A number of people have questioned the veracity of the transcript based on conflicting information that Lucas and Spielberg have given over the years since. Trust me. When you're part of that sort of free-wheeling exchange, often times you forget who said what after the fact, mainly because you play off their lead. I'm a published author of nearly 50 novels. I've participated in various brainstorming groups for a couple decades and you literally don't remember who sparked what idea. I can't tell you the number of times I've credited one of my partners and they've given me an odd look, and insisted the original idea had been mine. [shrug] Whatever. It's part of the process. As for why George and Stephen would release the information... I would have. It's an interesting historical reference and incredibly helpful to writers.

Anonymous said...

Has Spielberg or Lucas either personally or via corporate means reacted to this leak?

Anonymous said...

This is Awesome

Anonymous said...

To anonymous regarding "Indy in love": They were discussing Marion being 11 or 12 and Indy being 22... THAT I can blame Indy for.

Johnny Walker said...

What an amazing find! Thank you!

THANKS said...

is this available in an audio format?

i know it sounds greedy but hearing actual voices and reactions to ideas would be fascinating.

Canada Jobs said...

This is Awesome

Bill Peschel said...

Thanks for giving me a headstart on the transcript. I can't wait to start playing with these ideas. Thanks!

Mystery Man said...

Hey guys, thanks again for all the kind words. To answer one of the anon's questions, there is no audio copy available.

It's funny. I had watched the film again not too long ago, and those who read the transcript may recall all of the talk about the Well of Souls and how it works. They struggled to get past how the sun could hit the pendant when it's at different places during different times of the year and they were concerned quite a bit that the audience wouldn't buy this setup. Of course, this was all solved by Kasdan when, as Indy talks to the government guys in the college scene, has Indy say, "at a certain time at a certain place." That line was put in there because of so much talk about how the Well of Souls worked, and everyone bought it. No problem. Hehehe... I love it!


Anonymous said...

I'm new to this site and as much of a jewel as this transcript is this blog.

Thanks MM

Adam said...

Unbelievable. A true miracle appearing out of the blue. I can't believe I'm reading this. Wow. Wow. Wo.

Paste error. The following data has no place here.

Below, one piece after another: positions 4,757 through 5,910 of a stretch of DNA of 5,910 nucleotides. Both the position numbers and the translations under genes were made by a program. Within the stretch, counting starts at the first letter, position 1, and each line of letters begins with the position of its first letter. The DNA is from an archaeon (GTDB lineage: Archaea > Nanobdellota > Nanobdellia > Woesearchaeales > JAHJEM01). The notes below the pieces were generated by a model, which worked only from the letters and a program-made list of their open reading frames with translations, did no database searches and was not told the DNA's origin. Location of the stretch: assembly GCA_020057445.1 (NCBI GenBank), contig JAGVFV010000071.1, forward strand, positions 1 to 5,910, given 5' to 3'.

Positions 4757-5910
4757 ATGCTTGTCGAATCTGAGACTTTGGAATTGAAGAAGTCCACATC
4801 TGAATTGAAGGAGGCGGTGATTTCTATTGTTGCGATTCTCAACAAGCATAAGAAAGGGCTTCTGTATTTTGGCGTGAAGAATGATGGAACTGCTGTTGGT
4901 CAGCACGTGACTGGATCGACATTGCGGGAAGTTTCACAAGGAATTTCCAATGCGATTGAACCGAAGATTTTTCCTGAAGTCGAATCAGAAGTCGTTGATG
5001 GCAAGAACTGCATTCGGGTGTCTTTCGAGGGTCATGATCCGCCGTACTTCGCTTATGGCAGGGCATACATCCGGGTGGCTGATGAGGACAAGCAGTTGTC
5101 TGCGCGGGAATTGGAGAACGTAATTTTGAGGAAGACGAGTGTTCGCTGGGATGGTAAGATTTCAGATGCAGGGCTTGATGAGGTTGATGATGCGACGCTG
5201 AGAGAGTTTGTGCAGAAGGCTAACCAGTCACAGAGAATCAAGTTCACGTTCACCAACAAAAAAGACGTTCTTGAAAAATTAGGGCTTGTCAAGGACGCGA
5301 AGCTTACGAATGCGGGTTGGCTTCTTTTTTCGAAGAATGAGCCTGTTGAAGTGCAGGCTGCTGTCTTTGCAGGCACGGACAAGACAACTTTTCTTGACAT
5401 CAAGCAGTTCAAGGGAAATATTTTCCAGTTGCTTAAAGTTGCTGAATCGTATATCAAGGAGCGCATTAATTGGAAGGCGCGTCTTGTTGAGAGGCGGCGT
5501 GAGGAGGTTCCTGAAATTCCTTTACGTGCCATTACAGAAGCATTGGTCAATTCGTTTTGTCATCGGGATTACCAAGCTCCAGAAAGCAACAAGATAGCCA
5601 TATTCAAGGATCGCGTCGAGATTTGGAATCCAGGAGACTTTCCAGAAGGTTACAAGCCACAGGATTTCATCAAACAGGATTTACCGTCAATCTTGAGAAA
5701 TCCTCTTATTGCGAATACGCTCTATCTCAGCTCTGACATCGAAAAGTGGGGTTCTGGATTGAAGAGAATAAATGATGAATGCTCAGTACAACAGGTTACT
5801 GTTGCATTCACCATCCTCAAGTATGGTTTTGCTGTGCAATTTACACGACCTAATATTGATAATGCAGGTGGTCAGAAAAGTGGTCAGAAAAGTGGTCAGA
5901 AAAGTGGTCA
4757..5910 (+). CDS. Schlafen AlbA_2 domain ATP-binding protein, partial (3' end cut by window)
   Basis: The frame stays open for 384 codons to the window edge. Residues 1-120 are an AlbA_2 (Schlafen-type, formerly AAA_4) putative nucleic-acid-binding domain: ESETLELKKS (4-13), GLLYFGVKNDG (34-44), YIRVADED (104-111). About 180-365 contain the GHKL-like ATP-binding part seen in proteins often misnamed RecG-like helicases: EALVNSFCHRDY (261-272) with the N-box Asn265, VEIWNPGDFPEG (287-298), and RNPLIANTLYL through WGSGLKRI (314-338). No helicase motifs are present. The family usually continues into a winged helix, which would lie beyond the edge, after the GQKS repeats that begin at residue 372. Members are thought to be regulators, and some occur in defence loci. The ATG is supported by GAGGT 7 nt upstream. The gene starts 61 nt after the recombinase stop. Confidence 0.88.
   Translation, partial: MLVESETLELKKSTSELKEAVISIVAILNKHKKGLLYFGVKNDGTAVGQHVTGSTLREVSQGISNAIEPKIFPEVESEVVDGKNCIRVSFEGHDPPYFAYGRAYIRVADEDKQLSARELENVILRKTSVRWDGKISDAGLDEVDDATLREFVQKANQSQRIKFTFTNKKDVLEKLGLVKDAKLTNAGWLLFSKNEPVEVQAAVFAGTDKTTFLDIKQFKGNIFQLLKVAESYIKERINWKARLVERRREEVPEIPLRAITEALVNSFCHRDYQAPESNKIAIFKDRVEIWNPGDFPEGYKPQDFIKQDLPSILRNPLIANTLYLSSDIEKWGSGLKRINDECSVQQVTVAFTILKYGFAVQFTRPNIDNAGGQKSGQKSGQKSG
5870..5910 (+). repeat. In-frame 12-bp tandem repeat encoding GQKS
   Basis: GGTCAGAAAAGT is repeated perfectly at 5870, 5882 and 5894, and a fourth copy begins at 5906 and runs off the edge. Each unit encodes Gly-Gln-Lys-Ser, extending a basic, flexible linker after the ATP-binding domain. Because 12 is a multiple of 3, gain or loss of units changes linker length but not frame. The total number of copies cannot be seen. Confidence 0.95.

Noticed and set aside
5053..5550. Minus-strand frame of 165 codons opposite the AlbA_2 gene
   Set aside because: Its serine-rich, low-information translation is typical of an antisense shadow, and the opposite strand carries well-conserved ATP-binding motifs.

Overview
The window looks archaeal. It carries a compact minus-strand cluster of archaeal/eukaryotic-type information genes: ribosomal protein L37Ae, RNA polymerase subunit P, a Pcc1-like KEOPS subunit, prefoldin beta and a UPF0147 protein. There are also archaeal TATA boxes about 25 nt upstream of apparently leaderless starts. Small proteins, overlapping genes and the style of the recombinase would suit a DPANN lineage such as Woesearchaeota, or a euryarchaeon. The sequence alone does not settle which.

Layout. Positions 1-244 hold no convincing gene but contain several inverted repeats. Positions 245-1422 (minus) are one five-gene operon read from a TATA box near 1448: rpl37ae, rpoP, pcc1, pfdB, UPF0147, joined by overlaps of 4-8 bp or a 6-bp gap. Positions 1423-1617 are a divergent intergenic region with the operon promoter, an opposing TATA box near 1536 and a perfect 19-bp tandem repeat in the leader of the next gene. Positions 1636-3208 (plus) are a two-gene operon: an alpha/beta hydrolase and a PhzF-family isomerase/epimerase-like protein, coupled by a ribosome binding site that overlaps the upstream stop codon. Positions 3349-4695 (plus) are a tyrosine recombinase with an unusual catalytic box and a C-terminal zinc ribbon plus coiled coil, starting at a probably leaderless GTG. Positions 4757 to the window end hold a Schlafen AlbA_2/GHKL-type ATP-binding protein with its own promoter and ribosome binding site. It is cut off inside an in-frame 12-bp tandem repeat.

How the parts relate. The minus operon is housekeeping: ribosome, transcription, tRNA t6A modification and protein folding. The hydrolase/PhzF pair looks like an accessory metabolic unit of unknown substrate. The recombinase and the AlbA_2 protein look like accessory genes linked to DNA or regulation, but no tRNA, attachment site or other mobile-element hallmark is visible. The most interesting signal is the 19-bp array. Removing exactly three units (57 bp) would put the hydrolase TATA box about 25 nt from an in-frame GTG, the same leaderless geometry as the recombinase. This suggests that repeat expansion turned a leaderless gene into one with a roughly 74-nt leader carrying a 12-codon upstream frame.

M Kitchen said...

Thank you for posting this:
I can't wait to read it.

Lucas (especially the late 70's Lucas) has always fascinated me.

ToastyKen said...

Thanks for posting this. This is pretty much the most amazing thing ever! Masters at the top of their game! If only every movie (even Indy ones) got this much attention to detail in the planning process!

Anonymous said...

thank you so much for sharing this! totally amazing, can't wait to read through it. :)

here from, btw.

Anonymous said...

Read the pdf. All makes sense and is pretty logical: 510+ stage Hero's Journey:

Anonymous said...

Where did this come from has anyone verified it?

Tanya said...

Hmmm, that was interesting. Looks like somethings will always remain mystery.

I myself has been trying to solve the mystery of the legend that forces you to have "earn it before having it", for a wile now. Could not understand much though.

Let me know in case you get to understand the mystery of the Old Hound and the Legend

By the way, good writing style. I'd love to read more on similar topics

Tanya said...

Hmmm, that was interesting. Looks like somethings will always remain mystery.

I myself has been trying to solve the mystery of the legend that forces you to have "earn it before

having it", for a wile now. Could not understand much though.

Let me know in case you get to understand the mystery of the Old Hound and the Legend

By the way, good writing style. I'd love to read more on similar topics

Gavin said...

Raiders of the lost Ark is one of my most favorite movies. My sons also like it very much.

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I don’t know If I said it already, but this so good stuff keep up the good work. I read a lot of blogs on a daily basis and for the most part Mba Gendeng just wanted to make a quick comment to say I’m glad I found your blog. Thanks.

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Unknown said...

Thank you for this, MM. What a great education, and a truly enjoyable read. It's a great gift.


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Anonymous said...

I'd also wager a good portion of this week's paycheck that Marion didn't get a lot of discussion because the two of them were, at the time, stunted man children who didn't really know women. ;)